science faculty


Mā te whakaaro nui e hanga te whare; mā te mātauranga e whakaū

Science is a way of investigating, understanding, and explaining our natural, physical world and the wider universe. It involves generating and testing ideas, gathering evidence – including by making observations, carrying out investigations and modelling, and communicating and debating with others.

Five underlying and interdependent concepts are at the heart of this learning area:

  • Nature of Science - this is the overarching, unifying strand. Through it, students learn what science is and how scientists work. They develop the skills, attitudes, and values to build a foundation for understanding the world. They come to appreciate that while scientific knowledge is durable, it is also constantly re-evaluated in the light of new evidence.
  • Living World - this is about living things and how they interact with each other and the environment. Through this strand students will be able to make more informed decisions about biological issues.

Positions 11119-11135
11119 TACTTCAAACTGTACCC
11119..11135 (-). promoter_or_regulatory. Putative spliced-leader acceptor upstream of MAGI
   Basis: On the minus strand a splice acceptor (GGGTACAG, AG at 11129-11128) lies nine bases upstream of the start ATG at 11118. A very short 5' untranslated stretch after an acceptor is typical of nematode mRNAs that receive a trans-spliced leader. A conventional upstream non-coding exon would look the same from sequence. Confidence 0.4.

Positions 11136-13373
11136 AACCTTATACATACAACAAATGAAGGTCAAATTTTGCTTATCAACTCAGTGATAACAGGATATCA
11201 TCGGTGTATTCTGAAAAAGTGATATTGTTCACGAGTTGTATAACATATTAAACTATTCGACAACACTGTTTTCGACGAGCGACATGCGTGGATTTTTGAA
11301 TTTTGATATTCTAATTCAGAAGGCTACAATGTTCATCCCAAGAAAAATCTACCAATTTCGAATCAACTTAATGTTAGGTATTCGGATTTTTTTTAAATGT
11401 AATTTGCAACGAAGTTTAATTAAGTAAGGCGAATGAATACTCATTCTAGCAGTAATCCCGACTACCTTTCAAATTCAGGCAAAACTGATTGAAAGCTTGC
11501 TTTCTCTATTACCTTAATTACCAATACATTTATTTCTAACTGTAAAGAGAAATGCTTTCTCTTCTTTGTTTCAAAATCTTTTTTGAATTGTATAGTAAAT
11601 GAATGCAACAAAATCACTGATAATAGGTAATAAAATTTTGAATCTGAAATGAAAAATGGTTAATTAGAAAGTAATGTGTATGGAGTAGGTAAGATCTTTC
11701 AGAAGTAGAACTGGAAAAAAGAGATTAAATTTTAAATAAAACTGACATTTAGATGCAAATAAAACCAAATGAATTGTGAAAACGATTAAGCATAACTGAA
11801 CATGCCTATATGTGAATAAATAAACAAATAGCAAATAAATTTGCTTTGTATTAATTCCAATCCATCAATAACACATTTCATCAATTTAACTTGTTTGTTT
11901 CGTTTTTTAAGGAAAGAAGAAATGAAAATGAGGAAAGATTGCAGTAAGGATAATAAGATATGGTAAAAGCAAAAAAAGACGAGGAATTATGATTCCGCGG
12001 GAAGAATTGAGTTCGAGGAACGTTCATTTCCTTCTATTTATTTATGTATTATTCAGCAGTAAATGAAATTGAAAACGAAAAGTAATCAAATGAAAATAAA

• Planet Earth and Beyond - this is about the interconnecting systems and processes of the Earth, the other parts of the solar system, and the universe beyond. Through this students come to appreciate that humans can affect this interdependence in both positive and negative ways .
  • Physical World - this provides explanations for a wide range of physical phenomena, including light, sound, heat, electricity, magnetism, waves, forces, and motion, united by the concept of energy, which is transformed from one form to another without loss. Through this students are able to understand a wide range of contemporary issues and challenges and potential technological solutions.
  • Material World - this involves the study of matter and the changes it undergoes. Using their knowledge of chemistry, students are better able to understand science-related challenges, such as environmental sustainability and the development of new materials, pharmaceuticals, and sources of energy.